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All round him the long scar smashed into the jungle was a bath of heat.

English is my second language, my first language is Spanish.

I don't understand this sentence at all. Please explain.

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marked as duplicate by Robusto, tchrist, Cerberus, Hellion, Mahnax May 21 at 1:44

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This is a little tricky, because it is actually an example of a garden path sentence: when you encounter smashed it is natural to read that as the main verb, and it's only when you meet was that you have to go back and reanalyse it as a relative clause ("[that had been] smashed ... "). –  Colin Fine May 20 at 19:14
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VERY related: english.stackexchange.com/questions/14709/… –  ghoppe May 20 at 19:21
    
@ghoppe: In fact, it is a dupe of that one. –  Robusto May 21 at 0:58
    
@Robusto Yes, I wasn't confident enough to mark it so. Agree with the decision. :) –  ghoppe May 21 at 14:09

2 Answers 2

Quite simply, the "scar" is referring to the line of demolished trees, the plane made, when it crashed.

Just to be clear, picture the plane crash-landing. For maybe 300 meters, it would make a sort of roadway, a strip of ripped-up jungle.

He's referring to that "thing" as a scar.

(That book is really boring, BTW :) And I find that particular sentence very badly-written. The "bath" wouldn't be "all around" you, the whole things a bit poorly-put together. he should have said "as the plane crashed it formed a scar in the jungle, twenty feet wide, a hundred feet long, and as tall as the trees. this scar, this hundred foot scar, as deep as the trees themselves, it was a bath of heat, and he was sitting in it. he realised he was sweating, he realised his mouth was open. he pictured himself as if from high, a tiny immobile human in the middle of this great gash in the skin of the forest. and then all the boys started killing him.")

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I disagree that it's objectively badly-written. See english.stackexchange.com/questions/14709/… –  ghoppe May 20 at 19:21
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Hmm, everyone on that page says it's a little awkward. It's a very poorly thought-out sentence. WHAT is "all around him"? the scar? or the bath? if a bath, a bath is never "all around" you, you describe yourself as being "in" a bath. is the logic: "the long scar [which was all around him] was a bath of heat" or what? he's a bit of a shambolic writer usually and that sentence in particular! :) –  Joe Blow May 20 at 19:27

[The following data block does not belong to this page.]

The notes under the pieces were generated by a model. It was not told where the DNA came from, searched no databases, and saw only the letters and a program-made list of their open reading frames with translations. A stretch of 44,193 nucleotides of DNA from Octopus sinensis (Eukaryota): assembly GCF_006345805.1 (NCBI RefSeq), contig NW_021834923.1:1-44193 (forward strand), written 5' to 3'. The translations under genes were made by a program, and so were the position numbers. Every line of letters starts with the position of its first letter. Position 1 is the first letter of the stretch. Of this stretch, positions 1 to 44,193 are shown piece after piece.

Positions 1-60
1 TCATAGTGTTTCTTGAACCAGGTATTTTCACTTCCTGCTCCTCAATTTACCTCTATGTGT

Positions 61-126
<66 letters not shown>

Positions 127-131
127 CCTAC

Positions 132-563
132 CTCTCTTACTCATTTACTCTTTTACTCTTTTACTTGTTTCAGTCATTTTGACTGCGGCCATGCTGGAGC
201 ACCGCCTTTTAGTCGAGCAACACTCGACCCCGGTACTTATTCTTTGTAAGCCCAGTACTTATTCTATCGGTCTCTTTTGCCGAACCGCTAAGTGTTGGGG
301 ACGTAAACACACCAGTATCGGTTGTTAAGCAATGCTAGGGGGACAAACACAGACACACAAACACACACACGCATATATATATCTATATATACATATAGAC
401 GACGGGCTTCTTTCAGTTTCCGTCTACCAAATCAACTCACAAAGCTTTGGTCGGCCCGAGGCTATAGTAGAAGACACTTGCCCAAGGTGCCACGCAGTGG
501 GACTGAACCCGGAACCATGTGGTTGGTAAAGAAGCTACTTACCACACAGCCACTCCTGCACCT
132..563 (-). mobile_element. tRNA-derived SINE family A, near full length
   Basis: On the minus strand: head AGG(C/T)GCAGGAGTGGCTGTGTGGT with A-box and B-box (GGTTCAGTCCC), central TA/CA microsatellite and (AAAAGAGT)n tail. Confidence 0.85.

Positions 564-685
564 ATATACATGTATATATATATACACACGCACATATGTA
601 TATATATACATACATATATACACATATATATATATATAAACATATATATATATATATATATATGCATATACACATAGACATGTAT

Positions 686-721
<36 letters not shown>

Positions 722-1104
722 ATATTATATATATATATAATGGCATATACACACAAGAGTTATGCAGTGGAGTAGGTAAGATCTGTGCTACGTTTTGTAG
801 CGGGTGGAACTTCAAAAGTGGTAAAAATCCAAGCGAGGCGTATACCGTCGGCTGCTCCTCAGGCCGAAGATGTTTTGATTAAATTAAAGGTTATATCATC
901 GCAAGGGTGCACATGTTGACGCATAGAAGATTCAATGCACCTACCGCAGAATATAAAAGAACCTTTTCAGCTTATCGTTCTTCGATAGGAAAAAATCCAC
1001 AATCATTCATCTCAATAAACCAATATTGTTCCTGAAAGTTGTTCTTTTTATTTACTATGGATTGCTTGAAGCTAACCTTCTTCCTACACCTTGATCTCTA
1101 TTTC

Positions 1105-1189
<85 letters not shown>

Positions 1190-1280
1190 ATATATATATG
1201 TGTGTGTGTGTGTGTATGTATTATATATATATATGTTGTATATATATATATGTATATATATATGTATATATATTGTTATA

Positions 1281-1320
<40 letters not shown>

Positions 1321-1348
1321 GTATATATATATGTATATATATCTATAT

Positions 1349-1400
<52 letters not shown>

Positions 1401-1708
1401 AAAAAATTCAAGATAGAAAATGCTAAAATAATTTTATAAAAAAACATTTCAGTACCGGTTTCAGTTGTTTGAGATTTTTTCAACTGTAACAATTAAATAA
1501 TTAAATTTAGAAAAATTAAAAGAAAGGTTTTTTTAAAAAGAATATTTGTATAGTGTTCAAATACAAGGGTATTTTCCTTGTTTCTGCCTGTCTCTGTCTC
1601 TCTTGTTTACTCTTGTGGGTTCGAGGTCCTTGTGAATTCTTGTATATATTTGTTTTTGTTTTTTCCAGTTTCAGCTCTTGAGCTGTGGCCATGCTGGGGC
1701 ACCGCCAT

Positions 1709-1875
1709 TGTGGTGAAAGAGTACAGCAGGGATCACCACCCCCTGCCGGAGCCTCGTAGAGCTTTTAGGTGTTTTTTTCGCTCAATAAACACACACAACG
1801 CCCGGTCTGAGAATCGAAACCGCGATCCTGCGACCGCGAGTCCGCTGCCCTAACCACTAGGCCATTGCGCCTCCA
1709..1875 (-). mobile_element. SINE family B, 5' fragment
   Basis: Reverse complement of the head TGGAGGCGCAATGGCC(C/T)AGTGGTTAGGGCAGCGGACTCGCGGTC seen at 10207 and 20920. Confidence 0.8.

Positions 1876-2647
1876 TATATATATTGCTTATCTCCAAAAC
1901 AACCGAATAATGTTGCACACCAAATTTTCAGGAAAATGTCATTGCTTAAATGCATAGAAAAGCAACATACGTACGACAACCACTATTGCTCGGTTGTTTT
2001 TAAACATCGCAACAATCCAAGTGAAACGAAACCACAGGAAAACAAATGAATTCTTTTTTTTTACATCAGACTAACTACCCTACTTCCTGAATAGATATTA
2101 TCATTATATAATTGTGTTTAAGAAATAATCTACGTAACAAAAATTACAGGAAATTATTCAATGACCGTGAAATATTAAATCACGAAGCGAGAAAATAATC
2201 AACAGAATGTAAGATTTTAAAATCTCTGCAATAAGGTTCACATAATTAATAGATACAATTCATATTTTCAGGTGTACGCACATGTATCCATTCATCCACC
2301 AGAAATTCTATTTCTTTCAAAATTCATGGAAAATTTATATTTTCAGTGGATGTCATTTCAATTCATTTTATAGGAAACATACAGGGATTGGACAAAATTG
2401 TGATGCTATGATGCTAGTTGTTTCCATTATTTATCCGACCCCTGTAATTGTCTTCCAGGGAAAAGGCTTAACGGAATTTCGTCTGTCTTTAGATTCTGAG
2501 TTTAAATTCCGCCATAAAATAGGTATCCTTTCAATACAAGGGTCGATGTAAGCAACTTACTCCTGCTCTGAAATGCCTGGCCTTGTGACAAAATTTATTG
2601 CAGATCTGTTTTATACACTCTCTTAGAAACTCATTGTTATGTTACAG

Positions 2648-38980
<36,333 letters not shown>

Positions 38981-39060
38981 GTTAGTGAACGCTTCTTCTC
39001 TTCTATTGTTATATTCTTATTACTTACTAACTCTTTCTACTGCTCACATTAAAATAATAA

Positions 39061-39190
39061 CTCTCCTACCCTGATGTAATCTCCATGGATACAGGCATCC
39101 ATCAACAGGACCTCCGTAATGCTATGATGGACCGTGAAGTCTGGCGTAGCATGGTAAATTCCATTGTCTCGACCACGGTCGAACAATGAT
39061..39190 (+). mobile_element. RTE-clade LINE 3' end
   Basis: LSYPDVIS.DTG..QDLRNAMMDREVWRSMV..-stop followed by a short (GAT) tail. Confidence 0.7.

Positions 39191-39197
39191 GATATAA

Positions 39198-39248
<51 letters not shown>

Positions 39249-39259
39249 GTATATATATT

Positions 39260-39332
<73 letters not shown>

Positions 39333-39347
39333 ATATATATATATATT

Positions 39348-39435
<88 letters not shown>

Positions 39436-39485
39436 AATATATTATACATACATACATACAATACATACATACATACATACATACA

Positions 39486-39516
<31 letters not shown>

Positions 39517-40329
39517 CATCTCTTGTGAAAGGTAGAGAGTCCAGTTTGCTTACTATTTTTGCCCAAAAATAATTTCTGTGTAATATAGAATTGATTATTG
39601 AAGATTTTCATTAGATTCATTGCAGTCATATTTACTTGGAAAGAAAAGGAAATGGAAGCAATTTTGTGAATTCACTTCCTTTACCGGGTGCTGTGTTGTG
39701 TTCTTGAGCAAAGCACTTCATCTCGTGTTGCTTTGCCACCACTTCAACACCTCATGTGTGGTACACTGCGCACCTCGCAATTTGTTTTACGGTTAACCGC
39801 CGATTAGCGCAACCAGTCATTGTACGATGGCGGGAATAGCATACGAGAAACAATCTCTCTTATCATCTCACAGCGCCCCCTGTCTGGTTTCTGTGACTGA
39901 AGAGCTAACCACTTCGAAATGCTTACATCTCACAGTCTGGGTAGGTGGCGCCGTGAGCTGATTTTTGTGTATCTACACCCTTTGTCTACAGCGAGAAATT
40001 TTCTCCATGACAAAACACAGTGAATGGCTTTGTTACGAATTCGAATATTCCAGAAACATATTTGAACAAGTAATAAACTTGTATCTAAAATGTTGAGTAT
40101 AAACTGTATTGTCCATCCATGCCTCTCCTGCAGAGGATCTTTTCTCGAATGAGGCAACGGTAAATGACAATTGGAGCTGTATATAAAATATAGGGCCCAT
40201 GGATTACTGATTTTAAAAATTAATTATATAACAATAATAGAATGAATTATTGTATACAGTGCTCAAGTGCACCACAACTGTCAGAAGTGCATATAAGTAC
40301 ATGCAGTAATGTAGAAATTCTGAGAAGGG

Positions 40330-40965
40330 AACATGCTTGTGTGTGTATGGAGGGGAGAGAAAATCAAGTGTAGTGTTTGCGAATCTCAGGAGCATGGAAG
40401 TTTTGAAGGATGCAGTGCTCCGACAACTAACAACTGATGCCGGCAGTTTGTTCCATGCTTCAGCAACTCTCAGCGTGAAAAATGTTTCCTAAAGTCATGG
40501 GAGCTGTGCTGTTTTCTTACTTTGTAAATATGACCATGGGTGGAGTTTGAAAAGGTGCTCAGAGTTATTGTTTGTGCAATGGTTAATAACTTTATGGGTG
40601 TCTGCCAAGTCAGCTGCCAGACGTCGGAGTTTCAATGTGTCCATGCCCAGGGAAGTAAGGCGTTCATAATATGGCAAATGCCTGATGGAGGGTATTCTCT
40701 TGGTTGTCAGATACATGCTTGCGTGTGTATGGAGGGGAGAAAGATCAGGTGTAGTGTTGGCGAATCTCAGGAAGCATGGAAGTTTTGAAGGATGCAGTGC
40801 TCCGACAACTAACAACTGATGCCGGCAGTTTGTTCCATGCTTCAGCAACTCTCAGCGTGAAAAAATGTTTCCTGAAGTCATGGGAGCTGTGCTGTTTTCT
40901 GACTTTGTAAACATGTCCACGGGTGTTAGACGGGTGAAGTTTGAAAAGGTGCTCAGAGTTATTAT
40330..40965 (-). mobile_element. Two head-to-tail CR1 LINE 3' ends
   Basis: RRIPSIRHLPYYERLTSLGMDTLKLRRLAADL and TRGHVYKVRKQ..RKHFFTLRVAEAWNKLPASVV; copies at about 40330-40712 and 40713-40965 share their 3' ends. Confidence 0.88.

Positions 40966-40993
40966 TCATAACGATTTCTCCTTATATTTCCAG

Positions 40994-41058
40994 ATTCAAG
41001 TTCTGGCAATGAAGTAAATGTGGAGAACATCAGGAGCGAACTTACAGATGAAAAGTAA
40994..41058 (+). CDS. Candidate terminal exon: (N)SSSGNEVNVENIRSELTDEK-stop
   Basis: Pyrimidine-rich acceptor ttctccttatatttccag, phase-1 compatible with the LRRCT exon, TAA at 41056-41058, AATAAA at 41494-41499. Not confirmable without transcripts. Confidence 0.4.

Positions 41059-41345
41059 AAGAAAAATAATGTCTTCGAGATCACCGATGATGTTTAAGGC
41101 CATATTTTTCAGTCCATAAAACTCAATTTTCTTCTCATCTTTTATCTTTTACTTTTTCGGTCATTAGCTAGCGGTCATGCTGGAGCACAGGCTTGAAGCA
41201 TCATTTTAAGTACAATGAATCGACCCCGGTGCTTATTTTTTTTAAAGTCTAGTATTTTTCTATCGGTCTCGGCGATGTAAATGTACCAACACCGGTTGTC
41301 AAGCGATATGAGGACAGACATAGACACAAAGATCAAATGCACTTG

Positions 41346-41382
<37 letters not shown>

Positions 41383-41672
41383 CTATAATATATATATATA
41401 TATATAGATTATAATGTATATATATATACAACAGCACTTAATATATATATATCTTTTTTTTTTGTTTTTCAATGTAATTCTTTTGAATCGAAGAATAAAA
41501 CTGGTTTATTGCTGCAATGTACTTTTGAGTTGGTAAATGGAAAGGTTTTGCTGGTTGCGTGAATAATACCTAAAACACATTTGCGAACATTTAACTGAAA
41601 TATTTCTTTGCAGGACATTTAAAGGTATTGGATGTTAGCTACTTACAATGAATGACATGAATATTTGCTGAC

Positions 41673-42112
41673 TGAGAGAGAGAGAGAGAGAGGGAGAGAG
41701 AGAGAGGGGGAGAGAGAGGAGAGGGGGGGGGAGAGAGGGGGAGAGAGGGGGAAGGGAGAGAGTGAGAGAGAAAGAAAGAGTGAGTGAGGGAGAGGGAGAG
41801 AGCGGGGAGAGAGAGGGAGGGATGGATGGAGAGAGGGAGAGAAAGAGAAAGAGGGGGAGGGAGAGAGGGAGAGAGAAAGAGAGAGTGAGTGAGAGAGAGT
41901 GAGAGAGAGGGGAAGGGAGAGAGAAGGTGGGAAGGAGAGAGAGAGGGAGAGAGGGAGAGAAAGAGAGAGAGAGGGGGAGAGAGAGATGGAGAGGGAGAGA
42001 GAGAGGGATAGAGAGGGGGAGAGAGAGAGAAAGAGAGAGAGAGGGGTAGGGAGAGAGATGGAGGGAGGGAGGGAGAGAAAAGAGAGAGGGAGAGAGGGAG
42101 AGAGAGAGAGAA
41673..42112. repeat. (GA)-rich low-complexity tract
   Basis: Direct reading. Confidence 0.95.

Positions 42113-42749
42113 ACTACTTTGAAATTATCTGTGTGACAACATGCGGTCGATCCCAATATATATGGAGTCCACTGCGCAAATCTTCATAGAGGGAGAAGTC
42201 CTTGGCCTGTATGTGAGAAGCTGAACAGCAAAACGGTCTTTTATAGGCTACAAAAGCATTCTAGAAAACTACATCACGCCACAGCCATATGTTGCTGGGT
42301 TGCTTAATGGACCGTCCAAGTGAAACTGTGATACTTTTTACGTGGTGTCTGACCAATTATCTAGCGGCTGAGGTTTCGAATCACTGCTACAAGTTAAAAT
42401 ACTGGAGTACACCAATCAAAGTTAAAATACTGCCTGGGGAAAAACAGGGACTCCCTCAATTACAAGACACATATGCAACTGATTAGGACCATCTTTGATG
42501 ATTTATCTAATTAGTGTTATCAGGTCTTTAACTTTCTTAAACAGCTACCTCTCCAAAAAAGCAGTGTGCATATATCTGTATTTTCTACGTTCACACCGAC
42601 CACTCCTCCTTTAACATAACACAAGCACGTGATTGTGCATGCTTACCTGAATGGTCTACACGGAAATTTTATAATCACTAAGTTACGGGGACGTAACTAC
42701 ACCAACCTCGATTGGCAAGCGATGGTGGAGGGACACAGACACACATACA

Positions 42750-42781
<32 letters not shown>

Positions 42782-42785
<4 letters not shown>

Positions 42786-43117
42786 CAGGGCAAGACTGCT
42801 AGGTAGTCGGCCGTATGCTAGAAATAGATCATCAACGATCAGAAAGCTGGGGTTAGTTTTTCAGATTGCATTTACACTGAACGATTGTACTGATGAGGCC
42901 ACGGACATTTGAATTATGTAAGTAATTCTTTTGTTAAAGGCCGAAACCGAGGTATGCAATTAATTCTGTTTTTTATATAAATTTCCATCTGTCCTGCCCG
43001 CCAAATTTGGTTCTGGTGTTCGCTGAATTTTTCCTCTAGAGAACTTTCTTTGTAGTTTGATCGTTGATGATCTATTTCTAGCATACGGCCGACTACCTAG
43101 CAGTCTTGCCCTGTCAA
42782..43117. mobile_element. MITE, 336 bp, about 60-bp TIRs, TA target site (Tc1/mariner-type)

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"[E]veryone on that page says it's a little awkward" is not accurate. Especially not Robusto, who gave the accepted answer. –  andy256 May 21 at 0:37
    
@JoeBlow The scar was "all around" him. The scar was also a bath of heat. He could have written "it was bathed in heat" but then he would give external agency (the sun) to the heat. The metal wreckage, the broken glass, would all radiate heat. The sentence is evocative and jarring because of its construction. It's not a straightforward syntax, nor should it be, in my opinion. –  ghoppe May 21 at 18:41
    
andy - you're quite right; sorry! (Everything Rob. says in that post is completely correct but ... does not at all apply to the sentence under consideration :) ) {And indeed, it's not an ellipsis; it's simply a sentence where you don't know which part is referring to which AND in BOTH cases the construction is wrong anyway (the "in" a bath issue, etc).} GHoppe - I was trying to construct a similar sentence to say "I respect your opinion, we'll have to disagree!" Heh! But then I've never coined a term like "Gaia" so I'm not as good s Golding at that sort of thing! Cheers men –  Joe Blow May 22 at 6:30

"All round him the long scar smashed into the jungle was a bath of heat."

long scar smashed into the jungle - This is probably referring to a pathway or opening in the trees that extends a long way. A river? A chasm?

bath of heat - Very hot. (Haca Calor ?sp?) He is comparing the temperature to the heat you feel when you submerge yourself quickly and suddenly into a large tub of steaming hot water.

If this does not help please provide page numbers.

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Right - regarding "bath of heat" it just means, well, a "bath" of heat. You're "sitting in" heat, "trapped in" heat. "The cafe was like a bath of heat". (You sometimes hear "heat bath" as well.) A sauna is literally a heat bath. That's a relatively common expression in English. –  Joe Blow May 20 at 19:10
    
FYI the scar is referring to the crash site: the boys crashed in an airplane. It's a "scar" because it is the violent destruction of the pristine jungle. The violent imagery foreshadows events to come. –  ghoppe May 21 at 18:43

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